Construction has begun on the new luxury lodge on the Dettah road– which means the resort is on track to begin accepting reservations in January.
Coromandel Aurora Lodge Ltd., got the go ahead from the Mackenzie Valley Land and Waterboard to begin construction on 41,000 square feet of new buildings on what was once the Somba K’e Treatment Centre.
The 37-room five-star Skywatch Lodge and Spa will in
clude a spa, fine dining restaurant and heated outdoor infinity pool, all for a cool $25 million investment. The foundation work will be put out to tender for a Yellowknife company by the end of the month, but Deneen Allen, the CEO of Solstice Destinations, one of partners behind the Lodge, said much of the rest of the buildings are lying in wait in Alberta. The guest wing, maintenance area and staff quarters are all modular construction, while the main lodge and spa will be built out of pre-fabricated panels imported like so much posh flat-pack Ikea furniture.
“It’ll happen very quickly. The building will be closed-in by winter,” said Allen.
Allen said cost was a factor in the decision to go that route, but also concern for the natural environment around the lodge.
“We didn’t want to have a full on construction site there because of trying to preserve the beauty of the setting,” she said.
That natural setting is important as it’s the crux of plans to lure visitors to the Lodge, where rooms go for $1,324 per person per night, all inclusive. The lodge can host up to 74 guests, and the entire resort can be booked for $60,000 per night.
But the appeal has more to do with what’s outside the lodge. In November, when the development was first announced, Allen described the main activity at the lodge as “staring into space, literally.”
That’s been taken into account by Taylor Architecture Group, the Yellowknife based firm designing the Lodge.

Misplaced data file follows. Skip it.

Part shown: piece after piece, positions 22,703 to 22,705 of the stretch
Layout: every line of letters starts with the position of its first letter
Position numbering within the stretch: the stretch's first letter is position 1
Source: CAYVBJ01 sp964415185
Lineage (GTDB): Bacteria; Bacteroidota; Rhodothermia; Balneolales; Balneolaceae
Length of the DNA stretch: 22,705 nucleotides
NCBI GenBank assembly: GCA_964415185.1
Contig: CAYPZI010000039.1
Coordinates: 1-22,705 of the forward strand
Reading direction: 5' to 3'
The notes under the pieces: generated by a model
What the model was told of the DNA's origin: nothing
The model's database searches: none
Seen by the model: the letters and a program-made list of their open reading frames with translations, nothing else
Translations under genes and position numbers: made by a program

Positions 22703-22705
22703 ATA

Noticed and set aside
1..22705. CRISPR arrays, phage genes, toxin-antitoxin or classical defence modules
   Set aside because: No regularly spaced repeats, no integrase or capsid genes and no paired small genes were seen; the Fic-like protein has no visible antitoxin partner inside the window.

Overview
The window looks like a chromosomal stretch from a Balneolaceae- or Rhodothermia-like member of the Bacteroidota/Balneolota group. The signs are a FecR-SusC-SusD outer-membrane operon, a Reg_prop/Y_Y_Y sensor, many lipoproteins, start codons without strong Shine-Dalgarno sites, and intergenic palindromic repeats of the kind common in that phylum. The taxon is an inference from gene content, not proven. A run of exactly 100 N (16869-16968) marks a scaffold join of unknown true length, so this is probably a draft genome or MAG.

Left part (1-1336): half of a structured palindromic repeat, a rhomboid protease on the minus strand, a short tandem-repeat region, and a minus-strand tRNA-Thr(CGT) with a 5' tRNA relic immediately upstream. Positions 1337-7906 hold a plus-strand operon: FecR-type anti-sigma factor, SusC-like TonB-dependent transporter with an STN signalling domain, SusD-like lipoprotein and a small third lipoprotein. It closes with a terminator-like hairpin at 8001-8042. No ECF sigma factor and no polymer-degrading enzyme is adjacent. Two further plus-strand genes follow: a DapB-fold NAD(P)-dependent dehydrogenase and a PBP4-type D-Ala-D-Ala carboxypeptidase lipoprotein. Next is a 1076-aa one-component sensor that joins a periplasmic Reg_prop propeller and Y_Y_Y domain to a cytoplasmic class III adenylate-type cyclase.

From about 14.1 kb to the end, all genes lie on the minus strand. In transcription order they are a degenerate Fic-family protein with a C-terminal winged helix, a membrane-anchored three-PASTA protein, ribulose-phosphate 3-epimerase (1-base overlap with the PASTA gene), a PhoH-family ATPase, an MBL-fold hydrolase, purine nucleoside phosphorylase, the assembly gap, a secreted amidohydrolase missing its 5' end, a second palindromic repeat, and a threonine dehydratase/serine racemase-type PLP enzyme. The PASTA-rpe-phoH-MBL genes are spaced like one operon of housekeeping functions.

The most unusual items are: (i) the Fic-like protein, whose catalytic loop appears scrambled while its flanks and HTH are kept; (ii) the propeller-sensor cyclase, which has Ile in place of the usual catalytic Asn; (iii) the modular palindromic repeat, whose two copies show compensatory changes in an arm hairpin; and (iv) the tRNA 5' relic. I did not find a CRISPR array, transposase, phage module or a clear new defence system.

“There’s an interest for the clients to experience the wilderness sand the northern lights and this sort of sense of what Northern Canada is really. So we’re trying to design to accommodate that sort of thing,” said architect Simon Taylor, adding the Lodge includes “considerable amounts of glass” in what he describes as a “judicious use of glass to maximum effect”– the better to spot Northern Lights.
“There’s a lot of glass! I don’t want to talk about my heating bill!” said Allen.
The Lodge will also include a focus on regional culture, from tailored spa services and menus in the dining room to locally produced art installations in the guest rooms. Allen said the Lodge will be partnering with local tour operators to provide guest activities. “I would say that every one of them is excited to work with us,” she said. “We’re not creating any tour products. We’re using all of the local operators for all of the guest experiences. It should provide a pretty stead demand for the local operators for sure.”
The Department of Industry, Tourism and Investment (ITI) found the number of tourists arriving to view the aurora rose 48 per cent from 2014-15 to 2015-16, with the total visitors to the NWT rising 11 per cent. In 2015-16, 93,910 visitors arrived in the NWT, spending an estimated $167.1 million. ITI anticipates the tourism industry will be worth $207 million by 2021– which is why the department is investing $2.5 million in tourism in 2016-17.
Next month, Allen said Solstice Destinations will be hosting a round table for local wellness and spa service provides in Yellowknife, with a job fair coming in the fall. Skywatch will employ up to 40 employees, split between part and full time positions.
Allen said the lodge is on track to open in August 2018. Trips to Skywatch are already being marketed to the travel industry, and will be open to the public in the new year.
“We think it’s a very positive, encouraging story for Yellowknife. We’re proud to be doing this and proud to be working with everybody up there.”